Myths About Embryonic Stem Cell Research

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Myths About Embryonic Stem Cell Research

Myth: "Human life begins in the womb, not the Petri dish"

Reality: Actually, it usually begins in the fallopian tube, but it can also begin in a Petri dish.

The testimony of modern science is clear on this point: "At the moment the sperm cell of the human male meets the ovum of the female and the union results in a fertilized ovum (zygote), a new life has begun."

Considine, Douglas (ed.). Van Nostrand's Scientific Encyclopedia. 5th edition. New York: Van Nostrand Reinhold Company, 1976, p. 943. See Moore, Keith L. Essentials of Human Embryology. Toronto: B.C. Decker Inc, 1988, p.2; Dox, Ida G. et al. The Harper Collins Illustrated Medical Dictionary. New York: Harper Perennial, 1993, p. 146; Sadler, T.W. Langman's Medical Embryology. 7th edition. Baltimore: Williams & Wilkins 1995, p. 3; Carlson, Bruce M. Patten's Foundations of Embryology. 6th edition. New York: McGraw_Hill, 1996, p. 3.

The issue is not whether human life is present, but how society ought to treat it.

Even President Clinton's bioethics advisors said: "We believe most would agree that human embryos deserve respect as a form of human life..."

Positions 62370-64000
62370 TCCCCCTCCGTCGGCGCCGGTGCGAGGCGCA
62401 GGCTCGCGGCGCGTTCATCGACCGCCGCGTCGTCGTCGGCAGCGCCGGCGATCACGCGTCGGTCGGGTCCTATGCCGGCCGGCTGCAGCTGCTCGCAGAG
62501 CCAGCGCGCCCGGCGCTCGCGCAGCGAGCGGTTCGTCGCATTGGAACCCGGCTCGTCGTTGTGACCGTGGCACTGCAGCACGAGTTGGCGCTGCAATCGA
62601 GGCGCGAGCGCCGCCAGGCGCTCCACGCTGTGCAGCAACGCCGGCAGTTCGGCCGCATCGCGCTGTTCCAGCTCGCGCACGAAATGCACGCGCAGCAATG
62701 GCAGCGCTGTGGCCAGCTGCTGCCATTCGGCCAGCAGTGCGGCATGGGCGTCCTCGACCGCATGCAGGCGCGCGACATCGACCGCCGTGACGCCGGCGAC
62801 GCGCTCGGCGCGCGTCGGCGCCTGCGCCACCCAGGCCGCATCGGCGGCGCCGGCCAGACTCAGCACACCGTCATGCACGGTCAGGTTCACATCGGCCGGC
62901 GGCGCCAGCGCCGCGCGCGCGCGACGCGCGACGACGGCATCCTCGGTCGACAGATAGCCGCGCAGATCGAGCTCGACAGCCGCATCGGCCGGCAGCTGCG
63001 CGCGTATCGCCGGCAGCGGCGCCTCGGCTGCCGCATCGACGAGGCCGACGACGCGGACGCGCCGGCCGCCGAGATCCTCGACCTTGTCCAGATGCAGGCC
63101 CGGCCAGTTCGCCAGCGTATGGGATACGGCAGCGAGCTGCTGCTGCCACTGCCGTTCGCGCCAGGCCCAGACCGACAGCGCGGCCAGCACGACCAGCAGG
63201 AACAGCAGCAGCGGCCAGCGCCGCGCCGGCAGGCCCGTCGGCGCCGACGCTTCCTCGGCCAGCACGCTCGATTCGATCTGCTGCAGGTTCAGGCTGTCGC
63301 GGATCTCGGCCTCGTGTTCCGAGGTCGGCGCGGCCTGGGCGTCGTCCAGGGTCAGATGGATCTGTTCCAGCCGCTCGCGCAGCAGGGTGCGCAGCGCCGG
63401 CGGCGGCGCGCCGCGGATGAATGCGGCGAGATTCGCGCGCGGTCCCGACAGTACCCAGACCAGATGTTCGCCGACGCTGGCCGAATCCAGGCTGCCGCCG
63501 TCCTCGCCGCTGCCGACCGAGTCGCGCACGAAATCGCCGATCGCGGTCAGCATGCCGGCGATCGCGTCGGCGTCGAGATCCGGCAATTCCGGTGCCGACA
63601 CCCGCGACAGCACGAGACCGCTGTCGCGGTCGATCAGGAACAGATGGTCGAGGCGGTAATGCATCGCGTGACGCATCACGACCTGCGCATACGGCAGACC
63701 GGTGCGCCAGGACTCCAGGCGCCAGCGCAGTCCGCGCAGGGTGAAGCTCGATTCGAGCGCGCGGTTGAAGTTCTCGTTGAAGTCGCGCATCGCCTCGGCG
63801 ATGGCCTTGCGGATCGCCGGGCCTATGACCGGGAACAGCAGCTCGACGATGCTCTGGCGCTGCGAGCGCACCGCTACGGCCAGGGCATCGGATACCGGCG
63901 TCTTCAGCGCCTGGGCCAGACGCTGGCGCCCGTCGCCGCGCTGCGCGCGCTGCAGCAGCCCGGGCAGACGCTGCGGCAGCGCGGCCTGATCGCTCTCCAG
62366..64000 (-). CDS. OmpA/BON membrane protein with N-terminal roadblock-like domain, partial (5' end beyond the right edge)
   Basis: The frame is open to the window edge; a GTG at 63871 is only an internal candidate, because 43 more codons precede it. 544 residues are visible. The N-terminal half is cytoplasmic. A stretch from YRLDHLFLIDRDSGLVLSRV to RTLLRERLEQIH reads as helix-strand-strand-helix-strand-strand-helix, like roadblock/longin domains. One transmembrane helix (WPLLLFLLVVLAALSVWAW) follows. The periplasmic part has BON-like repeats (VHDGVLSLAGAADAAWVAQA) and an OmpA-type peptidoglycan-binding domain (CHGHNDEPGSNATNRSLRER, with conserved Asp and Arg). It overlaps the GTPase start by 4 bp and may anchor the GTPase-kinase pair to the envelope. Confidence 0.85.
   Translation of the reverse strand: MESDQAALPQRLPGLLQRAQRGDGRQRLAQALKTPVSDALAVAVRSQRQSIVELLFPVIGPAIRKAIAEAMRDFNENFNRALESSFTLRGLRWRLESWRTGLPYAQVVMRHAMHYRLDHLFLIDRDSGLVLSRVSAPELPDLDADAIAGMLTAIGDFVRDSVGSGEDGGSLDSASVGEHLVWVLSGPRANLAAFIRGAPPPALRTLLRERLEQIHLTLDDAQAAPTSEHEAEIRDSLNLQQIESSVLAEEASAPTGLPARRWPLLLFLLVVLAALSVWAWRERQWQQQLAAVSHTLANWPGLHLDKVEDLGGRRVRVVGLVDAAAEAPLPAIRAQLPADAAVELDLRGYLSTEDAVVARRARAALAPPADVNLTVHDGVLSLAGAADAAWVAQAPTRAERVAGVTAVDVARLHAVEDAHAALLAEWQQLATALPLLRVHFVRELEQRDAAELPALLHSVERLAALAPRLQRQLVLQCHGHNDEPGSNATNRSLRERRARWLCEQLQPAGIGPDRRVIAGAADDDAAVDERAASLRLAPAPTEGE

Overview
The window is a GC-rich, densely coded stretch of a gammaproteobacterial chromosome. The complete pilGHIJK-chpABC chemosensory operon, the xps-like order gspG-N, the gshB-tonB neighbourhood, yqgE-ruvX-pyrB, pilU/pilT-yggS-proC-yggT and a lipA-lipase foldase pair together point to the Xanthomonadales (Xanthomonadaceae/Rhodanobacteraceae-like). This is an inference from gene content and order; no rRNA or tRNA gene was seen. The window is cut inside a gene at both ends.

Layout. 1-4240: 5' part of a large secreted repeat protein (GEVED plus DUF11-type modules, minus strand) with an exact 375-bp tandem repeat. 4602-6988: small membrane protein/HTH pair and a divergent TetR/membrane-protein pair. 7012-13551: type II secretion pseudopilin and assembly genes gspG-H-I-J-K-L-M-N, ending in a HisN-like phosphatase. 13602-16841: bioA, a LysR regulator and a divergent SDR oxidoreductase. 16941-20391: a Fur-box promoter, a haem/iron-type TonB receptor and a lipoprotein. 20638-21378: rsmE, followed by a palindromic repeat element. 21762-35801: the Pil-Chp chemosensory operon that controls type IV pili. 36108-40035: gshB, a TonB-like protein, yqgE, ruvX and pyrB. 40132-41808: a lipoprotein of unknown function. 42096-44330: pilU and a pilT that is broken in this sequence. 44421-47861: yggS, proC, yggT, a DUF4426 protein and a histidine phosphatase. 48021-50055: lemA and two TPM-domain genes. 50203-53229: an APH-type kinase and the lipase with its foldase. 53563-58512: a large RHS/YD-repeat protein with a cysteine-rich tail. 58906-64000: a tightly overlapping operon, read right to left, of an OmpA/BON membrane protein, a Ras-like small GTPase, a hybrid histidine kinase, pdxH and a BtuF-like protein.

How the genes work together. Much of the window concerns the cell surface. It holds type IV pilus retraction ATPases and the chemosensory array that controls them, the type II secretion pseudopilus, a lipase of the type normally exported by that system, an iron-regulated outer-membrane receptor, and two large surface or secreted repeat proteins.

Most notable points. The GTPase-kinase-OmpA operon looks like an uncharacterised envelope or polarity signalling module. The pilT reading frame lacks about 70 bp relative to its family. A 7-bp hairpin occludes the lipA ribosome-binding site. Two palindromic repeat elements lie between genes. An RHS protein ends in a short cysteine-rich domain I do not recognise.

- National Bioethics Advisory Commission on stem cell research, September 1999 (emphasis added)

"Stem cell research" refers to research using stem cells that come from embryos or other sources, such as adult tissue, placentas, or umbilical cord blood. The only way to obtain embryonic stem cells, however, is to kill the living human embryo. The embryos killed for their stems cells are about a week old and have grown to about 200 cells.

Embryonic stem cells have not helped a single human patient, while adult stem cells and similar ethically acceptable alternatives have helped hundreds of thousands.

Myth: "Excess embryos are going to be discarded anyway"

Reality: Not necessarily. Today, parents can preserve "excess" embryos for future pregnancies as well as donate them to other couples. Under proposed NIH guidelines, parents will be asked to consider having them destroyed for federally-funded research instead.

In a recent study, 59% of parents who initially planned to discard their embryos after three years later changed their minds, choosing another pregnancy or donation to infertile couples. New England Journal of Medicine, July 5, 2001.

With the NIH guidelines, these embryos might have already been destroyed.
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